November 3, 2020
“Dairy Sector Brexit disaster can be avoided with urgent action” – Chris MacManus MEP

“Dairy Sector Brexit disaster can be avoided with urgent action” – Chris MacManus MEP

Sinn Féin MEP Chris MacManus has expressed concern at news emerging in recent days that the all island economy will not be protected by a Brexit deal.

The Midlands Northwest MEP believes that the dairy sector is one of many sectors that will suffer significant disruption if protective measures are not put in place urgently. 

MacManus said: 

“As we enter the final days of Brexit talks, it appears that issues unique to Ireland are falling by the wayside, viewed as too contentious, therefore posing a risk of derailing the bigger issues. The most important of these is the future of the all island economy.”

“The current deal would not allow an exported product to be partly produced in the north and partly produced in the south. The rules of origins terms in many trade deals would only allow a product produced completely within the EU, ie the south, to benefit from tariff free exports.” 

“What this means is any dairy product brought from the north to the south for processing and export would not be eligible for tariff free export, to many countries who have trade agreements with the EU. This would be a complete disaster for the dairy sector.”

“Dairy accounts for 45% of those product components which cross the border to be added to products eventually going overseas. A third of the raw milk produced in the north is moved south for further processing. A significant proportion then goes on for export. Overall, one fifth of the milk processed in the south comes from the north. The whiskey production sector would also be heavily affected as one quarter of all Irish whiskey contains ingredients from both sides of the border.”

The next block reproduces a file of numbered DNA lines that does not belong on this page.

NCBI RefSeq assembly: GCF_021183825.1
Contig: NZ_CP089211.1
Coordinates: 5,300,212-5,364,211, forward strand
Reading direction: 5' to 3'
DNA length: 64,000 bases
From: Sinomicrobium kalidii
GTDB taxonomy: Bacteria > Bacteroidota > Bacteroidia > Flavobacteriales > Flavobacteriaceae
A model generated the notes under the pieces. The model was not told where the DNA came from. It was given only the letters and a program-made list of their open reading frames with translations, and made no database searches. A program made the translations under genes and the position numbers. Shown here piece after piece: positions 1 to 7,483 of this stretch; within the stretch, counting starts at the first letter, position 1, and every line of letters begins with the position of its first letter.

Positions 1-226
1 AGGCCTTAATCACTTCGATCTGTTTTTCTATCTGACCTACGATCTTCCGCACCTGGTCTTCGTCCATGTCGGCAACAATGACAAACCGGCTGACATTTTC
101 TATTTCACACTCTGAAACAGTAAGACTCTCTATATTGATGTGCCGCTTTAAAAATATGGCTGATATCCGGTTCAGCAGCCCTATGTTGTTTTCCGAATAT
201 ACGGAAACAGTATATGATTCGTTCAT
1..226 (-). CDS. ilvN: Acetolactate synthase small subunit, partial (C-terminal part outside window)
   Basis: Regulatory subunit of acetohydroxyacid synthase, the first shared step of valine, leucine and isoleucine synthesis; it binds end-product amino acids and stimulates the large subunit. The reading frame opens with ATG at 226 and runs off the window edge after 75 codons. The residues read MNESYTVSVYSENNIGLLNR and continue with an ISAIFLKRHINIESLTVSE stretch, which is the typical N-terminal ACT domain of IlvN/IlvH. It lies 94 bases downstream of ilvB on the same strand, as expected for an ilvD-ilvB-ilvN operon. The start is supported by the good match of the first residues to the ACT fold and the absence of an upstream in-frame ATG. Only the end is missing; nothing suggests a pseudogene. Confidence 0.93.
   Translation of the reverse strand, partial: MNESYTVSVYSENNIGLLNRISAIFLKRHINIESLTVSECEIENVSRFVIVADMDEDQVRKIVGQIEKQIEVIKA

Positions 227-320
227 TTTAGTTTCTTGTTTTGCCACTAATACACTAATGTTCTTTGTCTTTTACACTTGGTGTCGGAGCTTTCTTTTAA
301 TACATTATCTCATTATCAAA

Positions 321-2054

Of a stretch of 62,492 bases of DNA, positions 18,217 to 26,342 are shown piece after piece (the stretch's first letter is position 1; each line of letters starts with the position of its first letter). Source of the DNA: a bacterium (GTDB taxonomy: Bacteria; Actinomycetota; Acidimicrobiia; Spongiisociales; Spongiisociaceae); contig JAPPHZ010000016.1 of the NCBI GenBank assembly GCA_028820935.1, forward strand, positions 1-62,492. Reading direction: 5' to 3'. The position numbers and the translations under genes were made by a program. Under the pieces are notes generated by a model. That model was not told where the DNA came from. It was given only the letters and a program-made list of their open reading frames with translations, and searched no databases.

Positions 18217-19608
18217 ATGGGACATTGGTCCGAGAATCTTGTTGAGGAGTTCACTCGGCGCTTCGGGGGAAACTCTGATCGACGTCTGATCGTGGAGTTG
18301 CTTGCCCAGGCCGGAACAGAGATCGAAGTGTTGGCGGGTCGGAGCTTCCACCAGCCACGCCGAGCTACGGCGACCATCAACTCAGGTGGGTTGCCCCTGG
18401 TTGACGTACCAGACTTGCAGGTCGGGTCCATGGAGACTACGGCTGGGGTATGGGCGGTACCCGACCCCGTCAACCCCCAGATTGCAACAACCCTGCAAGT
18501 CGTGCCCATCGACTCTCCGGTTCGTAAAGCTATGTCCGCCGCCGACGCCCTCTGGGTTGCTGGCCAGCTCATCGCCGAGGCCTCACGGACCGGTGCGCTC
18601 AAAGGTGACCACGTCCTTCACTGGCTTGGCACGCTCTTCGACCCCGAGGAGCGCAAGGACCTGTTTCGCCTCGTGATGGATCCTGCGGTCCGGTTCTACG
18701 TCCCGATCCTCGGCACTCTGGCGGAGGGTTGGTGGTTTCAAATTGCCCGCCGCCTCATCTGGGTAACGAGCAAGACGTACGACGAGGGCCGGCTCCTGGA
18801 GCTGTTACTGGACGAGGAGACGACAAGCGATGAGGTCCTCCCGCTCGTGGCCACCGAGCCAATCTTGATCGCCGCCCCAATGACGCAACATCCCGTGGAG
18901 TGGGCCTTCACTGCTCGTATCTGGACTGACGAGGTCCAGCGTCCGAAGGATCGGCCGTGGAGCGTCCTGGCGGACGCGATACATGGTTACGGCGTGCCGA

MacManus called on the government to step up their efforts. “In the short-term, the Irish Government must double its efforts to secure a commitment from the EU that a solution will be found to avert this cliff edge for the diary sector.”

“This may involve talks with the EU’s trade partners, about making small changes to the rules of origin conditions in trade deals. Such an amendment is unlikely to have any destabilising effect on the deal, as it is simply a continuation of what is happening now.” 

MacManus concluded by calling for a more focused emphasis on an all island strategy and highlighted the need for a unity referendum. “A key principle for the EU, in the last two years of negotiations, has been protection of the Good Friday Agreement. This must extend to the all island economy. 

“As an Irish republican, I would argue this is another reason why the only sensible solution for the island of Ireland is unity, anything less will continue to have a negative impact on the futures of people on both sides of the border.

“Sinn Féin believes this discussion needs to start now, it does not make any sense to await the outcome of Brexit, when it is already abundantly clear the outlook is overwhelmingly bad. We believe the economic gains from building a shared island are quantifiable, and it would guarantee us a prosperous future.  I call on the Irish Government to end its wait and see policy; it must start planning now.” ENDS

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